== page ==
This week on Inside Appalachia, a high school football game, a street festival, and a kids' classroom are all settings in a new film about how coal mining shapes Appalachian culture. We also learn about the results of a new survey showing alarming mental health trends in Appalachia’s LGBTQ community. And we meet a taxidermist in Yadkin County, North Carolina who was just a teenager when she found her calling.
First Parents Graduate From Boone County Family Treatment Court
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Normally, Boone County Circuit Judge William Thompson holds his drug court graduation ceremonies inside the courthouse.
But on a slightly overcast August afternoon, he found himself and the first two graduating members of his family treatment court outdoors at Waterways Park in Boone County.
The water slides and pool were shut down to limit the spread of the coronavirus, but a picnic area by the walking trails was still open for those who wanted to gather and celebrate at a safe distance from one another.
Boxed lunches were stacked on a table off to the side, so attendees didn’t have to mingle to eat. Most people were wearing cloth face masks, and several brought their own lawn chairs.
“A lot of times my favorite part of graduation is the cake that comes with it,” Thompson told his audience Tuesday – a mix of state and local court officials, lawmakers, employees from child protective services and other members of his family treatment program. “Unfortunately, we can’t do cake with the pandemic. So, you do have an individual cookie.”
Family treatment court works like adult and juvenile drug court, but instead of offering recovery as an alternative to jail time, family treatment court is designed to help parents dealing with addiction avoid permanently losing custody of their children.
The parents who join the program work with a team of experts who not only connect participants to recovery resources, but introduce them to employment opportunities and educational programs for parenting and continued recovery. Parents also get regular, supervised visits with their children until they’re ready for reunification.
“They love their child, and they want to do what they can to get their child back in their home and be a mom and dad,” Thompson said. “They want to be able to provide a home for that child.”
That includes parents like Sabrina Ward and her partner Matt Blackshire, who graduated Tuesday. They entered family treatment court in October for their daughter Adalynn, who they had lost custody of earlier that month due to addictions to methampetamines.
The program wasn’t easy. There were a lot of requirements, like weekly meetings with the judge, visits from child protective services, several weekly drug screenings and parenting classes.
Ward relapsed in November – but today, she’s been substance free for more than nine months. Both her and Blackshire also found jobs through the program.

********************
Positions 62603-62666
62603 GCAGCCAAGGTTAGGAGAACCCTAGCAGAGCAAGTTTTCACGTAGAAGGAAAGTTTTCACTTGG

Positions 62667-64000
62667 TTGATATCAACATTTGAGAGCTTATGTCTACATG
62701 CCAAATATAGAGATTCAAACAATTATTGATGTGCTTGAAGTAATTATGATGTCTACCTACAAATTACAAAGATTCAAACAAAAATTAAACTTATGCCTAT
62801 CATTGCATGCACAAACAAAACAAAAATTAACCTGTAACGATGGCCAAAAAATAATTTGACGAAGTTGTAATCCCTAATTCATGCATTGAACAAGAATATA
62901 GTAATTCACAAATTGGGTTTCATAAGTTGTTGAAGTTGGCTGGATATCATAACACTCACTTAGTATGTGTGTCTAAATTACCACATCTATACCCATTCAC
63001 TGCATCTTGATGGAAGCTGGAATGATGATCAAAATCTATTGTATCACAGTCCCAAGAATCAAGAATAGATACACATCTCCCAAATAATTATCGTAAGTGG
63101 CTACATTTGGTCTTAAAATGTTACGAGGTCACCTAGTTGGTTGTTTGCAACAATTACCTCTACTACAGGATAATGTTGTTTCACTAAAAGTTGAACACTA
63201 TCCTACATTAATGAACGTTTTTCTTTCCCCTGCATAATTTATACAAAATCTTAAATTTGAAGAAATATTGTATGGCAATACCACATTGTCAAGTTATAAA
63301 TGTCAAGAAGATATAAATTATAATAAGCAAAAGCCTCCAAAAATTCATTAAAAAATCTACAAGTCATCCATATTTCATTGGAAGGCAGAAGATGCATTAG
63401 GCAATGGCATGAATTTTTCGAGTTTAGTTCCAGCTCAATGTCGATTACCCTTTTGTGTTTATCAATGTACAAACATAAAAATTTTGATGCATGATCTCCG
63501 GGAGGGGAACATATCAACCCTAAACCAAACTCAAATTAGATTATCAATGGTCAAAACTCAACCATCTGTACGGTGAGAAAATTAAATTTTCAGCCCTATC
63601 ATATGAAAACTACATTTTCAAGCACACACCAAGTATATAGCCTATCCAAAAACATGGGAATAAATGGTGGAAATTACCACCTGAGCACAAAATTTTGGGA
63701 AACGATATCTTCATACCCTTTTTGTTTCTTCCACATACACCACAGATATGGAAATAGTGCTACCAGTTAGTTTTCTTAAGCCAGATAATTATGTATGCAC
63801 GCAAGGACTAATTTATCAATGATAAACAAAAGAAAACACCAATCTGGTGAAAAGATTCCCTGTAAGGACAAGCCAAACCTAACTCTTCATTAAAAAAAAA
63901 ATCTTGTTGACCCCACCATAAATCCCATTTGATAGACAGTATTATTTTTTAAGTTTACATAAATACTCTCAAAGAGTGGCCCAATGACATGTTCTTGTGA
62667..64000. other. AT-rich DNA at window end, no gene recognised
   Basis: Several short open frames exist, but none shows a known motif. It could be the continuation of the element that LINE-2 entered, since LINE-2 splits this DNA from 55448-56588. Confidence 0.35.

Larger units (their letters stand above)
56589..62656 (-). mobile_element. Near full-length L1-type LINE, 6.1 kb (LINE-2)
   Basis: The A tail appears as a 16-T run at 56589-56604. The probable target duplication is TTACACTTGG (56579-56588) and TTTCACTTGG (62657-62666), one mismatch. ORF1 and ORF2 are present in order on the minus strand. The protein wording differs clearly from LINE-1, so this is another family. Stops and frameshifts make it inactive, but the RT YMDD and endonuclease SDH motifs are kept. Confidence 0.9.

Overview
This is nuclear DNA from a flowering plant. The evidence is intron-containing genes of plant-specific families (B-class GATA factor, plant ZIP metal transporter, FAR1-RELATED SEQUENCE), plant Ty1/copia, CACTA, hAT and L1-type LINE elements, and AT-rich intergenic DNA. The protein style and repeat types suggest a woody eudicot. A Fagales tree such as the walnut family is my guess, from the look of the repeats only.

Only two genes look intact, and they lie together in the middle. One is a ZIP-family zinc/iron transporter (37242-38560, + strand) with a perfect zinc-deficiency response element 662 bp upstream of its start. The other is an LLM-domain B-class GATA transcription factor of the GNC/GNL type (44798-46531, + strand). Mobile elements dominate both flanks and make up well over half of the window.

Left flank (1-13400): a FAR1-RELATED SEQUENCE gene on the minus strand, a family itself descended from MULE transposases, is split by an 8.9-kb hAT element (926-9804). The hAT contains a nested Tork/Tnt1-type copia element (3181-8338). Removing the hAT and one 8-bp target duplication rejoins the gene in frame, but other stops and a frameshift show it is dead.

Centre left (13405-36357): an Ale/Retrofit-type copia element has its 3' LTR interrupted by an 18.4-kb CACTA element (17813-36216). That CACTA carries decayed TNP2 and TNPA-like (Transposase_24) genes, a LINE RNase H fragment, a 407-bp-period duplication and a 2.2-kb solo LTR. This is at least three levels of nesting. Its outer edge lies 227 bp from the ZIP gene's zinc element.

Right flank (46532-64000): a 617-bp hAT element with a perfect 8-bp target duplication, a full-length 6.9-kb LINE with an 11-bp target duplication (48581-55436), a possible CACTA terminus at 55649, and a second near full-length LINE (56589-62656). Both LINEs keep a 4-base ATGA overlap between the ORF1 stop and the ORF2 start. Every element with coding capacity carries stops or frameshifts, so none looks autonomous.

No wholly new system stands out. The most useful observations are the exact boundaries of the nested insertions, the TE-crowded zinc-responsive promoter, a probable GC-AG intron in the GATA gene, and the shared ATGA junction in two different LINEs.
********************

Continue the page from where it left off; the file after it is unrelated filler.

“I was tired of that life,” she said in remarks to the audience at her graduation. “Since I have been sober, I’ve been able to pay off all my debt. I’ve bought things I want, Matt bought a car, I buy things for my child when I want and I started working at my first job ever.”
Although Adalynn returned home to her parents in April with regular supervision from the court, many parents in the program only saw their kids over video conferencing for months, due to guidance from the Department of Health and Human Resources that Child Protective Services temporarily halt in person visits for the coronavirus pandemic.
According to Thompson, what helped his participants the most at that time was the bonds they made with other parents in the program.
“I was not counting on them building a community with each other,” Thompson said. “They were all supportive. They all wanted the same main goal, which was to get their families back, which is something you don’t always see in adult drug court or even juvenile drug court.”
Going forward, as other participants graduate and the Boone County program grows, Thompson said he’d like to increase the communication and sense of community between parents.
Ward plans on creating an alumni group.
Family treatment court is active in four other counties – Nicholas, Roane, Ohio and Randolph – through grants from the West Virginia Office of Drug Control Policy. During Tuesday’s graduation, state Supreme Court Justice Tim Armstead announced more ODCP funding will be used to open family treatment courts in Braxton, Logan and McDowell counties.
The Boone County family treatment court – the first of its kind of West Virginia – received a three-year grant in 2019 for nearly $600,000 from the federal Office of Juvenile Justice and Delinquency Prevention.
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